Amazon’s Alexa Is Going to the Moon on Artemis I

Amazon’s Alexa Is Going to the Moon on Artemis I

Following an anticipated voice technology test on the uncrewed Artemis 1 mission, astronauts may be able to ask “Alexa, how far to the Moon?” while traveling en route one day. Lockheed Martin is collaborating with Amazon and Cisco on a project called Callisto, which will explore remote communication, such as tablet-based video collaboration and whiteboarding, as well as deep space virtual assistants. In a statement, Lisa Callahan, vice president of Commercial Civil Space at Lockheed Martin, stated, “Callisto will demonstrate a first-of-its-kind technology that could be employed in the future to enable astronauts to be more self-reliant as they explore deep space.” 

“Callisto is a brilliant illustration of how future human deep space missions will benefit from new partnerships with commercial technologies launched on Orion.” The Orion spacecraft was conceived and manufactured by Lockheed Martin, and it will one day soon be used in conjunction with the Space Launch System to return men to the Moon. However, Artemis 1, which is set to launch this year (no sooner than March), will take an uncrewed capsule on a 25-day journey that will include a trip around the Moon.

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Amazon’s Alexa Is Going to the Moon on Artemis I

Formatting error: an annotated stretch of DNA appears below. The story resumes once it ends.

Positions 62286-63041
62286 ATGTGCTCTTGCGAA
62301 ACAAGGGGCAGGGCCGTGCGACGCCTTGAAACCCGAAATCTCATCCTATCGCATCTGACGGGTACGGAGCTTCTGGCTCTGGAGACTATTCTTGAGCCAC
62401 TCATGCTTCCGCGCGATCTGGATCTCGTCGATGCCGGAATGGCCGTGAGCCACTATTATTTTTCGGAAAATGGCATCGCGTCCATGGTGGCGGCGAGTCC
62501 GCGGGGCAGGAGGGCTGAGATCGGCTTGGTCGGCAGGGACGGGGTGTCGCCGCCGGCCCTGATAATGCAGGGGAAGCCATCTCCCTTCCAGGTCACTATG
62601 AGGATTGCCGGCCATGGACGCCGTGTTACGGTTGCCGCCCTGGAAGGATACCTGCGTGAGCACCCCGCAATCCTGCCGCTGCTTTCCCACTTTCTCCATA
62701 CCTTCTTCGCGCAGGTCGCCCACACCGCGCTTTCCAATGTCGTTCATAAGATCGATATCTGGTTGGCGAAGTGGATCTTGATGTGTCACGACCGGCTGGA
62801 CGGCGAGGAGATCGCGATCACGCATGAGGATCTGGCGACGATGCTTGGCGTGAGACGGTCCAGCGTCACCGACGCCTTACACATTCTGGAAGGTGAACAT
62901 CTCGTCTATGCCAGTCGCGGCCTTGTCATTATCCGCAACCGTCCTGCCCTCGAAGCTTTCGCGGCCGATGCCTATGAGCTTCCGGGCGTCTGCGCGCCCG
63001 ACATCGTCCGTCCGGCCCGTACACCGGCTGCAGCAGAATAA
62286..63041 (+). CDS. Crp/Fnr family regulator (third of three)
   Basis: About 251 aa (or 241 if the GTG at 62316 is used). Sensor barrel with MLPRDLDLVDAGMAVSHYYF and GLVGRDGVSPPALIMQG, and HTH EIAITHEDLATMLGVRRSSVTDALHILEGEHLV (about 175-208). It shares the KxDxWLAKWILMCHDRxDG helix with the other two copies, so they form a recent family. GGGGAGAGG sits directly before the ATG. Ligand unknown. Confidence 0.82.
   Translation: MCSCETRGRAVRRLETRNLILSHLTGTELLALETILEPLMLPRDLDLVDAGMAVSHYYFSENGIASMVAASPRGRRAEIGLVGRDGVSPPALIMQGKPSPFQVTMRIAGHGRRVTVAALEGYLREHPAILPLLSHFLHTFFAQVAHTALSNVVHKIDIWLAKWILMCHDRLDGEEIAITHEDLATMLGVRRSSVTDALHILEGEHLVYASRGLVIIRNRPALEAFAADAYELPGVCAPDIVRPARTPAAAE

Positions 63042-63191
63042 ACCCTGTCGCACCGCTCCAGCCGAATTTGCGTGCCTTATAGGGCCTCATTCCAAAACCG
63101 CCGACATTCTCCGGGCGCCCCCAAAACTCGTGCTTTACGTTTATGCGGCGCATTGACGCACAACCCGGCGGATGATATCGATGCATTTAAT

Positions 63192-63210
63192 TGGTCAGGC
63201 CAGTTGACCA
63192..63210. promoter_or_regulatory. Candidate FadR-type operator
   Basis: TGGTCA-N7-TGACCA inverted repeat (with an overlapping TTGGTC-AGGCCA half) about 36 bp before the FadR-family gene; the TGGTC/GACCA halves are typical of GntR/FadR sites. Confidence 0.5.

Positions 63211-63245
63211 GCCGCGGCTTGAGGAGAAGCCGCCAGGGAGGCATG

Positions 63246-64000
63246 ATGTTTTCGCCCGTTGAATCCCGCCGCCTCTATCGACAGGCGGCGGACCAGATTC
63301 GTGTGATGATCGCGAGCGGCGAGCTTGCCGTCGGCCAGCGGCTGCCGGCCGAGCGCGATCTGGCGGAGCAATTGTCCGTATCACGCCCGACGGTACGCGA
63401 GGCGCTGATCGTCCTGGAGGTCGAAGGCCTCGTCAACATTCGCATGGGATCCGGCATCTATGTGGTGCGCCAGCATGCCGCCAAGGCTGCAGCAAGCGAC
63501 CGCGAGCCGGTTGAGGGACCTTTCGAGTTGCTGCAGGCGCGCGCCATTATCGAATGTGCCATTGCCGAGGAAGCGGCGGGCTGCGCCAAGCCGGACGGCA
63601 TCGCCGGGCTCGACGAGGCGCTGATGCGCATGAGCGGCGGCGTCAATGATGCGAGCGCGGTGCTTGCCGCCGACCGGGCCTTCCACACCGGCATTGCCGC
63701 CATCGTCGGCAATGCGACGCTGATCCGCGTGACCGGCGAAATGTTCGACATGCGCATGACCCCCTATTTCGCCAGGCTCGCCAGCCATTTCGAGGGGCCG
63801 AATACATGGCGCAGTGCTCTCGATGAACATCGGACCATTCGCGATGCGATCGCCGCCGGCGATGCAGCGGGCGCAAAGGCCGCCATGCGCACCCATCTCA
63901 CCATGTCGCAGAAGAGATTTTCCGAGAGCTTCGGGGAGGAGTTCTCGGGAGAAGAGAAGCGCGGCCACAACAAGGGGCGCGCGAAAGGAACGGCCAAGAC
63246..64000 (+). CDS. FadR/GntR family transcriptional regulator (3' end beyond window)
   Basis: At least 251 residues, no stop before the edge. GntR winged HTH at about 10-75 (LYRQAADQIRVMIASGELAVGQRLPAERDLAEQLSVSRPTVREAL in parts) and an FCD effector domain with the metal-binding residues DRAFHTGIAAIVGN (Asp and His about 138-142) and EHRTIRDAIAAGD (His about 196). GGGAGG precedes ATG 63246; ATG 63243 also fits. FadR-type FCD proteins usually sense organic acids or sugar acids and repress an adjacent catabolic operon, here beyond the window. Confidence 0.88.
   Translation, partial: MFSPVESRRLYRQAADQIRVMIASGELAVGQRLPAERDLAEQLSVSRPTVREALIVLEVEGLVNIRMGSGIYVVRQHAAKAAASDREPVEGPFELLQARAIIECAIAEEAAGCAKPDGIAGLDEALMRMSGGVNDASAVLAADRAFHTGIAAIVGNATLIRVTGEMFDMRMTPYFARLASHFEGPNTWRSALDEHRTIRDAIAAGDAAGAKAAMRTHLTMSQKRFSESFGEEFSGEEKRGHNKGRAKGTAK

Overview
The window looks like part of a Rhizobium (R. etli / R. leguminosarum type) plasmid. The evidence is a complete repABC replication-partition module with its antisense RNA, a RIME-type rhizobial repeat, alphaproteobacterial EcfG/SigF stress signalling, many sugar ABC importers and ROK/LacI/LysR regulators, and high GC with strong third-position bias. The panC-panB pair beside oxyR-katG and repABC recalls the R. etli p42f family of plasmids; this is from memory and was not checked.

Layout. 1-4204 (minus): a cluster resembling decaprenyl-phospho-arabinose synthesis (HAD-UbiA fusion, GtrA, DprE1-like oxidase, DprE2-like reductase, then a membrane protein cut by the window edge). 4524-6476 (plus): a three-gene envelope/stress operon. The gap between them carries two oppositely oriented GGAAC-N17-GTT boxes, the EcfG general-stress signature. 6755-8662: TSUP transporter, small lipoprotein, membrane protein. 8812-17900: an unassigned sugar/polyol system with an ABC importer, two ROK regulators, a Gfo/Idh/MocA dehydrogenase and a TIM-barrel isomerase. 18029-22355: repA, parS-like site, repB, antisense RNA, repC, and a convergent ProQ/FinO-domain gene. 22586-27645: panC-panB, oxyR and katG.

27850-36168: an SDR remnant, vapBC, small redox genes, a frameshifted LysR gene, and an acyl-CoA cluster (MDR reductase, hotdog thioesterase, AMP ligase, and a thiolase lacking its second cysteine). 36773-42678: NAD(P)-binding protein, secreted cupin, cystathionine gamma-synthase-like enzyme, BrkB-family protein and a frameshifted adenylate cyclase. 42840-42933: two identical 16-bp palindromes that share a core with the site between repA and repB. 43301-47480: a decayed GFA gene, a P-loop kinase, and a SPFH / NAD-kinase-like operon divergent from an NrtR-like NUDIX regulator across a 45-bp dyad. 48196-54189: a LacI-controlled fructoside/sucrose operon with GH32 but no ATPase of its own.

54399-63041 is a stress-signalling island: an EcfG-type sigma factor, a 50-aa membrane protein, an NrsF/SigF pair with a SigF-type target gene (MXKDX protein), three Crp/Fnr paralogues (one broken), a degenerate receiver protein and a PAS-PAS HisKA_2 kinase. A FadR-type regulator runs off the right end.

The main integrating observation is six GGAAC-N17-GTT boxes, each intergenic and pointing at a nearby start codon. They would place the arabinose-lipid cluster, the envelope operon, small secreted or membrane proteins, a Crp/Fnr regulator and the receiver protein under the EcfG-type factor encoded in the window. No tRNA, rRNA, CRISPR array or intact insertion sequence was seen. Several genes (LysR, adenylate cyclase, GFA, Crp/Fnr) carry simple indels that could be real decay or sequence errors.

The Orion capsule will be equipped with Callisto, a freshly created proprietary hardware and software system. It enables Amazon’s Alexa to function without an Internet connection (thus eliminating the possibility of creepy pranks) and Cisco’s Webex to function on a tablet that can connect to NASA’s Deep Space Network. “The Star Trek computer was part of our original inspiration for Alexa,” said Aaron Rubenson, vice president of Amazon Alexa. “It’s amazing and humbling to witness our vision for ambient intelligence come to life onboard Orion.”

“We’re excited to collaborate with Lockheed Martin to push the boundaries of speech technology and artificial intelligence, and we hope Alexa’s role in the mission inspires future scientists, astronauts, and engineers who will define the next phase of space exploration.” Because there will be no people onboard Artemis at this time, the technology will be tested virtually, with the goal of future astronauts benefiting from these innovations. “The future of technology is about igniting human potential whenever and wherever it may be – which will eventually extend to the depths of space,” said Cisco senior vice president of security and collaboration Jeetu Patel. 

“Webex’s Callisto platform enables limitless video communications and collaboration in deep space, while also assisting in the development of inclusive and immersive technologies for the next generation. This first-of-its-kind system could one-day support future crewed missions by allowing crew, command center, and loved ones to engage face-to-face.” “Take me to the Moon” is a command that members of the public can use to ask Alexa about the mission. Future generations should hopefully be able to answer the request “Tea, Earl Grey, and Hot.”

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